I was at an event last week when a full tray of sliders slid right past me. While the waiter eluded me, it reminded me of a recipe I’ve wanted to try for awhile – carne fria. A combination of ground sirloin, pork, and sometimes fois-gras, it’s baked or poached then served cold with sweet preserves or sharp mustard. A favorite at family luncheons, it would sit next to the pastelitos, cangrejitos, and bocaditos, proud but ugly, the only adult at the buffet table. I’d wanted to make it last summer for a party but only had a vague idea of how to go about it. It was one of the those second nature recipes that everyone makes but no one writes down. With picnic season starting, I decided to try again and finally found it in Memories of a Cuban Kitchen: More Than 200 Classic Recipes by Mary Urrutia Randelman and Joan Schwartz. There in black and white, wasn’t getting away this time.
Adapted from Memories of a Cuban Kitchen: More Than 200 Classic Recipes by Mary Urrutia Randelman and Joan Schwartz. The cooking time is cut in half by baking, but traditionally, the meat rolls are wrapped in a cheese cloth then sewn together and poached in a light broth for two hours. With four rolls to cook, I decided to try both. Though I preferred the poached version with the added flavor of the seasoned poaching liquid, the baked ones were very close and I’ve included notes on how to make them in case you’re short on time.
For the beef mixture:
1 pound ground sirloin or chuck
1 pound ground pork
1/2 pound ground ham
1 teaspoon kosher salt
1 tablespoon dijon mustard
1 small onion, grated
2 garlic cloves, finely chopped
1 tablespoon Worcestershire sauce
1/4 teaspoon freshly ground black pepper
1/8 teaspoon freshly grated nutmeg
1/8 teaspoon dried oregano
1/8 teaspoon ground cumin
4 large eggs, lightly beaten
1 cup cracker meal or fine bread crumbs*
For the broth:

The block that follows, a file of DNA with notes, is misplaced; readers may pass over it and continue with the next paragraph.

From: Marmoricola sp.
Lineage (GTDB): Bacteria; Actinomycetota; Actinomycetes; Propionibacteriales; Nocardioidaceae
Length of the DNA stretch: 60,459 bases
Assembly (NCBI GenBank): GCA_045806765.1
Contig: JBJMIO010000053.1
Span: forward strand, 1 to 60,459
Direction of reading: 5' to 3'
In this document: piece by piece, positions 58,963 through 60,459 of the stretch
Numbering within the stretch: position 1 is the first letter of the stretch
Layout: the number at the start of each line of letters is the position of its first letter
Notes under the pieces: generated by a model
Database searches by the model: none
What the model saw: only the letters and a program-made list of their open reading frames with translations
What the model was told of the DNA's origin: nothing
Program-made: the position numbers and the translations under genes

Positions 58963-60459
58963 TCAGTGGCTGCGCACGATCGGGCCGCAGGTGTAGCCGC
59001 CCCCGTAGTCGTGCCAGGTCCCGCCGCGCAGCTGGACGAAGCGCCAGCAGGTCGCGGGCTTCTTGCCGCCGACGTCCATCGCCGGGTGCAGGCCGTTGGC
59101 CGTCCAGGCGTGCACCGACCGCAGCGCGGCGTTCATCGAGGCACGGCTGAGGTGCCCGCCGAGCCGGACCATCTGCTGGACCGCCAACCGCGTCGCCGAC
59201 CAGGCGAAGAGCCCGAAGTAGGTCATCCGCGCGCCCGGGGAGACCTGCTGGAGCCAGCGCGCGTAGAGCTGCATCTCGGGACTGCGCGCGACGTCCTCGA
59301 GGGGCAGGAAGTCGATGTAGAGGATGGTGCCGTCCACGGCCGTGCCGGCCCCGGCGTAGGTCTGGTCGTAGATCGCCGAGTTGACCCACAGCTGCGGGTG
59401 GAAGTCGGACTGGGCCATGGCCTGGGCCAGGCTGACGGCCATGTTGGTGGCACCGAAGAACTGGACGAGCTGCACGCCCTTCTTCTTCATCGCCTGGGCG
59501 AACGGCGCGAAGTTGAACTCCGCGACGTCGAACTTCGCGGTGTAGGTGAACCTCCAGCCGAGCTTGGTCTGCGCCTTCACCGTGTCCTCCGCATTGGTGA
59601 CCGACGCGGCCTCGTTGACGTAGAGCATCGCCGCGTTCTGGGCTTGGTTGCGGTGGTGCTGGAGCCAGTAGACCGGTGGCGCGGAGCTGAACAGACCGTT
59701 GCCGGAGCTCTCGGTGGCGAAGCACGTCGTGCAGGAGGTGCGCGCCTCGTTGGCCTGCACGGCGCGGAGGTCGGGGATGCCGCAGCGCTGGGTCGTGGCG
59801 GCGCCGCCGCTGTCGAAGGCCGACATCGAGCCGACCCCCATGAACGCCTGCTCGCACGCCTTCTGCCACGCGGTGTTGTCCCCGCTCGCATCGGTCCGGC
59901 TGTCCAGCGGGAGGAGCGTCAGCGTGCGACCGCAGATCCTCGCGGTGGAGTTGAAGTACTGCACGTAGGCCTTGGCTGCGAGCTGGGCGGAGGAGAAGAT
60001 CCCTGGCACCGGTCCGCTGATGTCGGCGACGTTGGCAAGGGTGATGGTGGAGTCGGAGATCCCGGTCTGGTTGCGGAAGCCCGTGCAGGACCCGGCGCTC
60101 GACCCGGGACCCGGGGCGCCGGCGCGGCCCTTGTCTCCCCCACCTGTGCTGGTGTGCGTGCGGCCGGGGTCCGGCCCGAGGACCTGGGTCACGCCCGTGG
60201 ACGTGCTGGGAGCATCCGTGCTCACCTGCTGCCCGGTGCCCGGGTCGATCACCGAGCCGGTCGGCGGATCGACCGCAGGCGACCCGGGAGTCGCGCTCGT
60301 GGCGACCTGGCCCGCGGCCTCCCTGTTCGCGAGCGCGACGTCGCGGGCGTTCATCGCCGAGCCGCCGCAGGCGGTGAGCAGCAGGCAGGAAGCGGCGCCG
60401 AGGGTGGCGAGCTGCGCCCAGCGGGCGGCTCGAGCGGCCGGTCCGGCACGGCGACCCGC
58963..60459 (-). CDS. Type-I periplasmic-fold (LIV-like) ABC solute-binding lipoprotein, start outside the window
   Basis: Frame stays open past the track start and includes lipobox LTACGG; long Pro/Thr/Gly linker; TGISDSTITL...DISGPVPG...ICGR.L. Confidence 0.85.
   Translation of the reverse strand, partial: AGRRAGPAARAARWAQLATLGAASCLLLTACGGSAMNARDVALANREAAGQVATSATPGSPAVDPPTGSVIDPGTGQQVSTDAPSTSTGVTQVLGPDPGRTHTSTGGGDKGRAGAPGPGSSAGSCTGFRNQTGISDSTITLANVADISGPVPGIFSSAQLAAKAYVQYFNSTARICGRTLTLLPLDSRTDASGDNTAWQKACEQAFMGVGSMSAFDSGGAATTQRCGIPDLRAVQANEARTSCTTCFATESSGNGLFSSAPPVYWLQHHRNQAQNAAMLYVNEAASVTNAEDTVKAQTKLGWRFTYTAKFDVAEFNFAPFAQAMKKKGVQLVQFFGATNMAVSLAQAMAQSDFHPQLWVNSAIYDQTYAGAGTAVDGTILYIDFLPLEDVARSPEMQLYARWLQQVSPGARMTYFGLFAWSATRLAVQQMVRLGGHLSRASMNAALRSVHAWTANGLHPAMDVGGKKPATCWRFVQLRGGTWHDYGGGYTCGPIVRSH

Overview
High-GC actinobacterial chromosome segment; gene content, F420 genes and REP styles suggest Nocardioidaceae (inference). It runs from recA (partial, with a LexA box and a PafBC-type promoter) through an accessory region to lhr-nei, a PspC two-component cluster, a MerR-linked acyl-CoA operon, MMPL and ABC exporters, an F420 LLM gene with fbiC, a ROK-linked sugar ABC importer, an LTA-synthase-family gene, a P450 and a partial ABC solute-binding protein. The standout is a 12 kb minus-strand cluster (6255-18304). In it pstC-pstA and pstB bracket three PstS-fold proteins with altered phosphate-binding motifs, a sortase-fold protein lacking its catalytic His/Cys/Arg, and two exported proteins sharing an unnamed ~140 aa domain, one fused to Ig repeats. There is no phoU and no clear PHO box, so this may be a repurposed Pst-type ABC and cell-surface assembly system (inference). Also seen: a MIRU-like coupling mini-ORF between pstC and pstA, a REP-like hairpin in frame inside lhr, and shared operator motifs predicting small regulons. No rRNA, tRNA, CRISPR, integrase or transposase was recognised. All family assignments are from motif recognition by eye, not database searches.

1 small onion, quartered
2 garlic cloves
1 bay leaf
2 teaspoons kosher salt
1 teaspoon peppercorns
1 teaspoon dried oregano
1/2 teaspoon cumin
Mayonesa Rosada (recipe below)
*Cracker meal is commonly sold in Latin American grocery stores but can be easily made by placing Cuban crackers or saltines in a food processor until finely ground.
In a large mixing bowl, combine the ground sirloin, pork and ham until thoroughly combined. Mix in the rest of the ingredients except for the eggs and cracker meal. Add the eggs and continue mixing, then add the cracker meal a little at a time, until well combined.
Divide the mixture into quarters and shape into individual rolls. (See note here if baking.) Tightly double or triple wrap each roll separately in cheesecloth like a sausage. Securely knot both ends so that none of the mixture will leak out (no sewing required).
Add the ingredients for the broth to a large saute pan or heavy pot with two cups of water and bring to a boil. Add the wrapped rolls and lower heat to a low-simmer. Simmer for two hours until cooked through, checking frequently. Add hot water to pan if necessary so that the rolls are surrounded by about 1 1/2 inches of water as they cook. Remove from the broth. While still warm, remove the cloth. Allow to cool to room temperature then refrigerate until cold. Slice and serve with desired toppings and crackers or slices of toasted baguette.
Makes 4 rolls or 28-32 individual slices.
Notes: If baking, wrap each loaf separately in aluminum foil and place them in a large roasting pan. Pour 1/2 inch of water around them and bake in a preheated oven 350 degrees for one hour. Allow to cool to room temperature then refrigerate until cold.
Mayonesa Rosada/Pimiento Mayonnaise
Barely adapted from Memories of a Cuban Kitchen: More Than 200 Classic Recipes by Mary Urrutia Randelman and Joan Schwartz.
1/4 cup pimientos, drained
1 tablespoon tomato paste
1 cup mayonnaise
1 teaspoon fresh lime juice
Salt to taste
A few dashes of Tabasco sauce to taste (optional)
In a blender of a food processor, puree the pimientos and tomato paste. Add the rest of the ingredients and process until well blended. Adjust seasoning to taste, cover and refrigerate until ready to use.